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Part 36 offers – negotiations and the importance of an open mind to settlement discussions

Part 36 offers – negotiations and the importance of an open mind to settlement discussions
July 21, 2021 Steve Nixon

Part 36 offers – negotiations and the importance of an open mind to settlement discussions

The recent case of Shah & Anor v Shah & Anor concerns a dispute which demonstrates the dangers of parties failing to pay significant regard to settlement offers or pursuing a ‘day in Court’ at, in this case, significant expense.

A Part 36 offer is a powerful negotiation tool often used by parties that can have significant costs implications on a party if that party rejects an offer to settle but fails to beat the offer at trial. Part 36 offers are only open for a limited period of time and a party risks having further costs sanctions imposed on them as well as paying interest if they fail to beat the Part 36 offer at trial.

In brief, the facts of Shah & Anor v Shah & Anor are as follows:

  1. The Claimant sought damages from the Defendants in the region of £30,000.00.
  2. Before trial a Part 36 offer was made by the Claimants in the sum of £1.00 in full and final settlement of the claim which, if accepted by the Defendants, would also result in the Defendants paying the Claimants’ costs.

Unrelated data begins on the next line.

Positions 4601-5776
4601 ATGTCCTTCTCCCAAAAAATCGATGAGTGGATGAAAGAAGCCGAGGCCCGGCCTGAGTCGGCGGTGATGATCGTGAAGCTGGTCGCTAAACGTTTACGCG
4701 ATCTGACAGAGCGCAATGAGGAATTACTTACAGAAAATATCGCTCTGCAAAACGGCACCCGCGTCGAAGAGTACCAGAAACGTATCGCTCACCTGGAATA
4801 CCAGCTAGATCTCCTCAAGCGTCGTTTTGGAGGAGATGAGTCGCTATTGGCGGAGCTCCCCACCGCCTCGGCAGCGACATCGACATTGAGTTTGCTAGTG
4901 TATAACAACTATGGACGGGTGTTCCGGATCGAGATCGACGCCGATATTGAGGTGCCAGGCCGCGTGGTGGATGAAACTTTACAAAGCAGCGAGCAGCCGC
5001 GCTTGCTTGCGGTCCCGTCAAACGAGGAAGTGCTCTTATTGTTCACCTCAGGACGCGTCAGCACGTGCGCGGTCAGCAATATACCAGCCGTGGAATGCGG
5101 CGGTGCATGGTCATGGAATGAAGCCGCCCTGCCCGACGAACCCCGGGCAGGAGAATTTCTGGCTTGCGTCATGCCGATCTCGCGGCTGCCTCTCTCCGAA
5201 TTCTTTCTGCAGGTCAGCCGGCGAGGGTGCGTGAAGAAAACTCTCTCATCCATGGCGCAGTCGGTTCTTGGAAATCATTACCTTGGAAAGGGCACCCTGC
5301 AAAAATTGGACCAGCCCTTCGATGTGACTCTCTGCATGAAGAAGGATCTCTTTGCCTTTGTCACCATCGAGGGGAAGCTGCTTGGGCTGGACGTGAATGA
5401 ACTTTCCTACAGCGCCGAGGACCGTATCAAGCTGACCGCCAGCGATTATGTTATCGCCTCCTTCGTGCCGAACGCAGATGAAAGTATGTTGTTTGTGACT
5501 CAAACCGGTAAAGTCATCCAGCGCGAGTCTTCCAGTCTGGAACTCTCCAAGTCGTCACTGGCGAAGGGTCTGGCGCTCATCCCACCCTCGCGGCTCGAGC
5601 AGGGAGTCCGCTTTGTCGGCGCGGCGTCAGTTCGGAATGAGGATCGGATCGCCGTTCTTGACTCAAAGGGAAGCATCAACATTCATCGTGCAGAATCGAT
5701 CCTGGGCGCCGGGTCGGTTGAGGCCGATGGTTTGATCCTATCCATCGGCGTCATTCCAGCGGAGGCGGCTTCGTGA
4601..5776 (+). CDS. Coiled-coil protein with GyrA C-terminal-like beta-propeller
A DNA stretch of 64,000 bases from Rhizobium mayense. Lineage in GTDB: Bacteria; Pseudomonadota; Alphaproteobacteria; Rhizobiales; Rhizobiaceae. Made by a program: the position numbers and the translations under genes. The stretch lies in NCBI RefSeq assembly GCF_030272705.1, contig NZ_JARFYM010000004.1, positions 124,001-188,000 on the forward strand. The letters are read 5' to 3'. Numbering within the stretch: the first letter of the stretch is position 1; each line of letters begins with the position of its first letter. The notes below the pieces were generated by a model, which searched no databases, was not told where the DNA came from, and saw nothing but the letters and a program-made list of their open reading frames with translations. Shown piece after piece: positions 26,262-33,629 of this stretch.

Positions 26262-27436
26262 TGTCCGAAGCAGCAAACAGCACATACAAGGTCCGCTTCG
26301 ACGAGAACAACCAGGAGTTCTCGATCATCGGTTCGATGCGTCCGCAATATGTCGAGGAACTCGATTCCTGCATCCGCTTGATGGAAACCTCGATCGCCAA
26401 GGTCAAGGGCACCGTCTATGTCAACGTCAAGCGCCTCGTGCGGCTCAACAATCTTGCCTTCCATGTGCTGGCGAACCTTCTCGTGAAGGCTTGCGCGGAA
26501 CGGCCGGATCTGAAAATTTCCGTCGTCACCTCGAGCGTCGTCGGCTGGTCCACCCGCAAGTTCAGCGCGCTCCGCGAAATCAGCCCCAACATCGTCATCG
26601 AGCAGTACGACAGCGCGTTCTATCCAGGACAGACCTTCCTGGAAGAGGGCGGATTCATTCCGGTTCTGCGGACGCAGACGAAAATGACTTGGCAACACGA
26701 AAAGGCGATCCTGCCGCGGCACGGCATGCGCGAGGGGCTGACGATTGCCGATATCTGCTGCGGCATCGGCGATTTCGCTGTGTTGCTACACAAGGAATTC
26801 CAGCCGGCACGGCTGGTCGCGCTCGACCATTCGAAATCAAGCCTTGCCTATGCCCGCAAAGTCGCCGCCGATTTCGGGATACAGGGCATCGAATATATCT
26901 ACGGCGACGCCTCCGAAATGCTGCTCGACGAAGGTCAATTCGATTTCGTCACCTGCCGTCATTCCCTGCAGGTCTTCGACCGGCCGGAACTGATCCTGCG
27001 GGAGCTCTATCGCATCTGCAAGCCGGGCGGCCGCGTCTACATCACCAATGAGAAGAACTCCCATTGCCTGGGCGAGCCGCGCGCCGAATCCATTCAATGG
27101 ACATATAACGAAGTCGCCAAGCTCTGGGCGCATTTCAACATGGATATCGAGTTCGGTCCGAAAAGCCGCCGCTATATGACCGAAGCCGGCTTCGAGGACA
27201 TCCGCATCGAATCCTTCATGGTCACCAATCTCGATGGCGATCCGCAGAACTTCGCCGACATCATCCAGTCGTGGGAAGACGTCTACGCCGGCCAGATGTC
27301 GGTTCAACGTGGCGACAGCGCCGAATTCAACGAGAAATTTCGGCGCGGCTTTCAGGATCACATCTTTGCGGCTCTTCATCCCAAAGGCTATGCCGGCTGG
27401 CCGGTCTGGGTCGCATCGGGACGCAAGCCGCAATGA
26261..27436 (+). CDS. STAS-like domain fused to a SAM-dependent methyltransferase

3. At trial, the Judge found in favour of the Claimants and awarded them £10.00 damages meaning the Claimants had beaten their offer put to the Defendants of £1.00. As such the Defendants were ordered by the trial Judge to pay the costs of the Claimants in the region of £200,000 along with the other usual costs penalties against the Defendants for their failure to accept such an offer.
  4. The Defendants sought to claim that they should not be subject to the costs consequences of a Part 36 offer on the basis they believed that the offer of £1.00 was not a genuine attempt to settle this matter.
  5. The appeal Judge however did not overturn the decision of the trial Judge on the basis that whilst it was acknowledged that the rules governing Part 36 offers can be ‘sometimes harsh, even brutal’ they should still be applied.

The above decision demonstrates the importance of considering all offers of settlement advanced or received by a party to litigation, and the consequences that can be faced by parties in not accepting a reasonable Part 36 offer.

Had the Defendants accepted the Part 36 offer made by the Claimants, the proceedings would have concluded earlier, avoiding such an escalation of costs and they would have also avoided paying the penalties imposed for failing to accept what the Court deemed a reasonable opportunity to settle.

This decision shows how a party’s desire to proceed with a matter to trial, when an offer to settle is made, can have dramatic consequences for either party, later, at trial. It also demonstrates how important it is that pragmatic, commercially and tactically aware advice is received by parties to litigation in order to bring focus back to the unemotive analysis of the procedure.

Stephen Nixon, Partner and head of Commercial Litigation and head of Employment Law, Enoch Evans LLP

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